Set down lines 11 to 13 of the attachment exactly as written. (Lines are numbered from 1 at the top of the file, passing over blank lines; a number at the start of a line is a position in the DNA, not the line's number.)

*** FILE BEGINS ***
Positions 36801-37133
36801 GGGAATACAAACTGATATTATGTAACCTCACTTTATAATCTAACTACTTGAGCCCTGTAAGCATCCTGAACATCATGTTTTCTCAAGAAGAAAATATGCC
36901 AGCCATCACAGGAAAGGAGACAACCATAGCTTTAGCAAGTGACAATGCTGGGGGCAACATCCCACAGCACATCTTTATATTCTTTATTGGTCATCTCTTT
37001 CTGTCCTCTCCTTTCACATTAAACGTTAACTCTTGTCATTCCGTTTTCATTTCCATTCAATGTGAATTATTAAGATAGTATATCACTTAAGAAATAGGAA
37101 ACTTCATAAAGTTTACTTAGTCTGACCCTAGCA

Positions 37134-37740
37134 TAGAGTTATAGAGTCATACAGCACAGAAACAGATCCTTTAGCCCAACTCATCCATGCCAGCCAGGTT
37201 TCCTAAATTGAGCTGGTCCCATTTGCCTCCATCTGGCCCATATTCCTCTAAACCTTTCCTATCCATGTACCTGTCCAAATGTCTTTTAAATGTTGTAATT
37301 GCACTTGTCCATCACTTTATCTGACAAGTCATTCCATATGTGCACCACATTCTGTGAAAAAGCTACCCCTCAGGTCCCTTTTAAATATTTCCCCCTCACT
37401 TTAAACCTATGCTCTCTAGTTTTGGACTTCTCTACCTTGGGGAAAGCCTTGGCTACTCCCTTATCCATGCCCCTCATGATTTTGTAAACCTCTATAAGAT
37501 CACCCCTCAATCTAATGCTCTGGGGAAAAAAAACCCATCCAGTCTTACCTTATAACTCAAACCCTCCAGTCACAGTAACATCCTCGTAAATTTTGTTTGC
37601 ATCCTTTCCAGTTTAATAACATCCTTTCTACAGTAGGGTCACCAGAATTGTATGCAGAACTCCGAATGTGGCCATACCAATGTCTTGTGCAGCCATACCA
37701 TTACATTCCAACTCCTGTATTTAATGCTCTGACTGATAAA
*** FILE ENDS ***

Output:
37501 CACCCCTCAATCTAATGCTCTGGGGAAAAAAAACCCATCCAGTCTTACCTTATAACTCAAACCCTCCAGTCACAGTAACATCCTCGTAAATTTTGTTTGC
37601 ATCCTTTCCAGTTTAATAACATCCTTTCTACAGTAGGGTCACCAGAATTGTATGCAGAACTCCGAATGTGGCCATACCAATGTCTTGTGCAGCCATACCA
37701 TTACATTCCAACTCCTGTATTTAATGCTCTGACTGATAAA